White House ‘United We Stand’ summit is a ‘first step’ to combat white extremist hate and violence
“We can't keep fighting only in our particular silo. We need to come together,” Al Sharpton told theGrio on the importance of the Biden-Harris administration's all-day conference.
Ending hate-fueled crimes was the focus of the Biden-Harris administration’s first day-long White House summit on Thursday. The United We Stand event brought together civil rights, women’s rights and religious leaders, among others, to address what the White House notes as a rise of hate and violence in the United States.
The day of the summit also marked the 59th anniversary of the 16th Street Baptist Church bombing in Birmingham, Alabama, where four Black girls were murdered by members of the Klu Klux Klan.
The United We Stand summit took place inside the packed White House East Room. It was organized in response to the deadly mass shooting of nine African-American shoppers and workers inside a Tops grocery store in Buffalo, New York in May, as well as other hate incidents like an hours-long hostage scare inside of a Texas synagogue in February. Both incidents were committed by alleged white extremist gunmen.
Civil rights leader Al Sharpton and Marc Morial, president of the National Urban League, were two of the leaders behind the push for a White House-level forum for Democrats and Republicans, along with civil rights and faith leaders, to collectively call out and seek policy solutions to the issue of hate-fueled violence and white nationalism.
“We can’t keep fighting only in our particular silo. We need to come together,” said Sharpton on the importance of the White House summit.
During his remarks, President Joe Biden publicly called out social media companies and the need to hold them accountable for “spreading hate and fueled violence” on their platforms. Biden urged Congress to “get rid of special immunity” for the tech companies and “impose much stronger transparency requirements.”
Anti-Defamation League CEO Jonathan Greenblatt told reporters many of the “manifestos” published by gunmen before they committed a number of deadly mass shootings were done on social media platforms. Greenblatt said the tech companies have not “voluntarily” moved to effectively address the issue, emphasizing the importance of President Biden publicly calling them out.
Morial and Sharpton both said they met with Facebook CEO Mark Zuckerberg at his home to encourage him to be more proactive in addressing hate speech and activity on his platforms, which include Instagram and Whatsapp.
In an interview with theGrio, White House Domestic Policy Advisor Susan Rice, who organized the United We Stand summit, noted the reception of the president’s remarks.
She said, “The reason why the president got a standing ovation from the whole audience, including the civil rights leaders, when he talked about accountability and transparency and the need to remove immunity from social media organizations who act like press but don’t have any of the constraints … it’s because these platforms have been used time and again by violent extremists, among others, to recruit, to spread hate and to magnify the impact of their violence.”
From the White House briefing room podium, Press Secretary Karine Jean-Pierre affirmed the president’s support for accountability for social media companies. However, she mentioned that tech companies like YouTube, Twitch, Microsoft and Meta are “announcing new actions their platforms are taking to prevent hate-fueled violence as well.”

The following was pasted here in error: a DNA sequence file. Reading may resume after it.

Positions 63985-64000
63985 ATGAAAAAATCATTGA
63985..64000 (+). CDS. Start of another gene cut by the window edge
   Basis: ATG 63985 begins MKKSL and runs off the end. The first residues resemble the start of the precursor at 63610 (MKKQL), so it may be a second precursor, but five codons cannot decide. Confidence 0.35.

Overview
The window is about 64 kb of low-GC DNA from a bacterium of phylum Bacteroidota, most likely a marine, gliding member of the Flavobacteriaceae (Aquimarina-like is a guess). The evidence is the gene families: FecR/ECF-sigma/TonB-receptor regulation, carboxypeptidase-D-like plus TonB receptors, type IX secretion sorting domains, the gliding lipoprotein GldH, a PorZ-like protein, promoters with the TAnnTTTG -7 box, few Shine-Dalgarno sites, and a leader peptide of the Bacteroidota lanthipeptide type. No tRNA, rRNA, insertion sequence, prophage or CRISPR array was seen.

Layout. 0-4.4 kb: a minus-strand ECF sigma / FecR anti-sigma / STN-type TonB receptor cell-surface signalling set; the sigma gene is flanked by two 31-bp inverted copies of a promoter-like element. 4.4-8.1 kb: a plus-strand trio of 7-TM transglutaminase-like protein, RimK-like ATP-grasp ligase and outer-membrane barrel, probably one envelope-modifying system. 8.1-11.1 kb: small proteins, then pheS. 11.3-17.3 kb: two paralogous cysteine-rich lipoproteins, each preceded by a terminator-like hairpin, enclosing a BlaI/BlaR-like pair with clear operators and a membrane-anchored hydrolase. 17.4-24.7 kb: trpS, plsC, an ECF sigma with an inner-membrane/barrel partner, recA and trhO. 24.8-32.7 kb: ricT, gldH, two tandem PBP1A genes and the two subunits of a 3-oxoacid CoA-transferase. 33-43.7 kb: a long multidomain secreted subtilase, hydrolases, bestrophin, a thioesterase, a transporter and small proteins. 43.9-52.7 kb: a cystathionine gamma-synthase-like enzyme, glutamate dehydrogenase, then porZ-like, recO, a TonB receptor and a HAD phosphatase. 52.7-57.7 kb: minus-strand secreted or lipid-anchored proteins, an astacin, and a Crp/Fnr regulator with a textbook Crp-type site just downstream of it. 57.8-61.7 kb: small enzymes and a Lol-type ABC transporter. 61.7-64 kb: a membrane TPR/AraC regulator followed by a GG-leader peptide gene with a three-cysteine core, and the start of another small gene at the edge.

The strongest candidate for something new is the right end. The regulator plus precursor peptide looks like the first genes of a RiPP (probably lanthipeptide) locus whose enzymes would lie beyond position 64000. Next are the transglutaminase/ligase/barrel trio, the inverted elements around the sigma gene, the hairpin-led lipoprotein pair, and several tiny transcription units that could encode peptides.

Another highlight at the all-day summit, as noted by Rice, included the Department of Justice announcing that in all “94 offices of U.S. attorneys around the country, there is going to be a United Against Hate [initiative] that is designed to ensure that communities are connected to law enforcement, to root out and reduce risk of hate-fueled violence.”
As the White House makes clear its commitment to combat violence inspired by hate in the United States through efforts like Thursday’s summit, Sharpton emphasized that the administration also continues to promote the message that “a vast majority of Americans agree that there is no place for hate-fueled violence in our country, and that when Americans stand united to renew civic bonds and heal divides, we can help prevent acts of hate and violence.”
Sharpton said the Biden-Harris administration also highlighted “the resilience of communities and individuals who are healing from hateful attacks, including mass shootings, and put forward a shared vision for a more united America.” The activist hopes the conference will help lead to tangible results, including policy or laws that allow the Justice Department to crack down on hate groups “before they get to violence.”
Jean-Pierre highlighted additional actions made by the White House and its partners, including the launch of dignity.us, a citizens initiative to “address hate-fueled violence in America, to foster dialog to communities across the country and identify solutions to address hate-fueled violence.”
The presidential spokesperson also noted the newly announced group called New Pluralists, which she described as “a cross-partisan group of philanthropic and field leaders” who are “mobilizing $1 billion in new investments to increase support for programs that build bridges among Americans of different backgrounds to foster unity.”
Jean-Pierre also said that more than 140 mayors have signed the new bipartisan Compact to Combat Hate and Extremism, “committing to stand up against hate, violence, and increase their support of local initiatives and heal divides.”
The press secretary declined to preview any potential legislation the White House may be discussing with Congress, but said the publicly announced deliverables are a “first step” to “addressing hate-fueled violence in communities that we see across the country.”
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